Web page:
simply not an issue so it was determined that with the wider
spacing one could put more repeaters on the air
in Utah than what would be possible with 15 kHz.
With the advent of digital voice modes such as
D-Star, the Utah VHF Society did extensive testing and
determined that one could "safely" space adjacent D-Star
channels 12.5 kHz apart with the minimum spacing between a
D-Star and conventional "wide" FM channel (+/-5 kHz deviation)
being 15 kHz. With this in mind, several digital audio
channels were allocated at the very bottom end of the repeater
subband with 12.5 kHz channel spacing utilizing frequencies that
had originally been coordinated for possible 1200 baud packet
What is the "Wasatch Front?"
It should be pointed out that the definition
of "Wasatch Front" is somewhat elastic - it means different
things to different people at different times.
In this document it refers to the area encompassed by Great Salt Lake Valley (e.g. Salt Lake, Davis, Weber, and Box Elder counties) from just north of the Idaho border and down south, encompassing all of Utah Valley. It also is understood to include the Cache, Heber, Park City, Tooele, Cedar and Morgan County valleys.
For more information on usage of UHF frequencies, see the 70cm pair utilization web page.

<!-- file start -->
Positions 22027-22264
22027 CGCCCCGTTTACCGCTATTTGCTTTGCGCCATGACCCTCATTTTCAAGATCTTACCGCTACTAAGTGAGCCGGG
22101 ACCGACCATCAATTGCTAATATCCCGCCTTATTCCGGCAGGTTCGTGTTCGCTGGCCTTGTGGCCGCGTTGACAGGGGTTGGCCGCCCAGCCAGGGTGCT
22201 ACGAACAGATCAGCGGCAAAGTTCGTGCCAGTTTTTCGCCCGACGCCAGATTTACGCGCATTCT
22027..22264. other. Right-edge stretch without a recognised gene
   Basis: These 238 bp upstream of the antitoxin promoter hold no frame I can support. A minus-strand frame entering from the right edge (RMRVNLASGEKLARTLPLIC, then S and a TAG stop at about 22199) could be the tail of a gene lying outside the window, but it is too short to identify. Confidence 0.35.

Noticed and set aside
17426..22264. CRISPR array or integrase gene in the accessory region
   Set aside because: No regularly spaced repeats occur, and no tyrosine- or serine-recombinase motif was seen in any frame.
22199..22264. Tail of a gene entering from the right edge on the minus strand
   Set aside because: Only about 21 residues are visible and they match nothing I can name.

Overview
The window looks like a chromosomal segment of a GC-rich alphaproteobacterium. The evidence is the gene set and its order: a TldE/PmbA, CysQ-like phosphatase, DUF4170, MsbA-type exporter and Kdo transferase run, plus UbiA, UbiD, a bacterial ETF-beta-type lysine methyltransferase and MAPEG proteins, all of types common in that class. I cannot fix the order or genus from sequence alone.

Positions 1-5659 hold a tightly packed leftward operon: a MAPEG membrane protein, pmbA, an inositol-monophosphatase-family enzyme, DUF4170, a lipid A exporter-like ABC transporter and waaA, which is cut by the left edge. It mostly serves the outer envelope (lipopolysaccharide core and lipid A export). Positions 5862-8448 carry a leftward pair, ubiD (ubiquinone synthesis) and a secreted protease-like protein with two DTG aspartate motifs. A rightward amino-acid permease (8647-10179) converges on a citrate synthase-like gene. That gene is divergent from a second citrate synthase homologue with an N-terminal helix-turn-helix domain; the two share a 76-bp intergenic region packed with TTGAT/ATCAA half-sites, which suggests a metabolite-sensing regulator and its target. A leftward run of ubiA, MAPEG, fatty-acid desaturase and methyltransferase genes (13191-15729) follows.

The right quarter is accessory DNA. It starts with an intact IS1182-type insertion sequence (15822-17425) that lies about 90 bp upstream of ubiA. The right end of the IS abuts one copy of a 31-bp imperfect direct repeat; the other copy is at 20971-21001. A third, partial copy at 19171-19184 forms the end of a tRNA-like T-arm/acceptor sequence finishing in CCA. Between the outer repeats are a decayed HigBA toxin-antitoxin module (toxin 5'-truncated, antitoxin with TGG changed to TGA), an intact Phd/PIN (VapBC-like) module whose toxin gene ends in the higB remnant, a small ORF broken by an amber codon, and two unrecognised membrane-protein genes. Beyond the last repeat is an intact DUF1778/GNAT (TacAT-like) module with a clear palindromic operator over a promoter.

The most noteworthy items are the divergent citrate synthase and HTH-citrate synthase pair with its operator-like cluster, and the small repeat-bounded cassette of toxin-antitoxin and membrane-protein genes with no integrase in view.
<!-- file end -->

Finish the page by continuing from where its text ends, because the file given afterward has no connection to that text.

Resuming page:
Note: In the Utah area, a negative (- 600 KHz) offset is used for frequencies 147.000 MHz and below, while a positive (+ 600 KHz) offset is used for frequencies above 147.000 MHz.
An up-to-date repeater
list may be found online here.
(Does not include significant overlap in secondary coverage areas.
|145.1250 @||D-Star Repeater pair, currently used on Farnsworth Peak as a wide-area coverage repeater, 12.5 kHz channel||Salt Lake, Tooele, Utah,
Davis, Weber and Box Elder counties.
|145.1375 @||D-Star repeater pair, 12.5 kHz channel|
|145.1500 @||D-Star repeater pair, 12.5 kHz channel|
|145.1625 @||D-Star repeater pair, 12.5 kHz channel|
|145.1750 @||D-Star repeater pair, 12.5 kHz channel|
|145.1875 @||D-Star repeater pair, 12.5 kHz channel
Not available for use on the Wasatch Front owing to
proximity of the 145.190 repeater.
|145.190 @||Voice repeater on the Oquirrhs
range. Its use of this frequency preceded that of
digital voice communications systems.
||Salt Lake,Utah, Davis, Weber and Box
|145.210 *||A number of low-level repeaters operate on this frequency along the Wasatch Front.||Morgan, Salt Lake City|
|145.230 *||A low-level repeater near Provo operates on this frequency.||Utah County|
|145.250 *||This frequency has a number of "low level" repeaters. It usability is limited by egress of signals from Cable TV channel 19.||Utah County, Ogden, Provo canyon (near Sundance resort.)|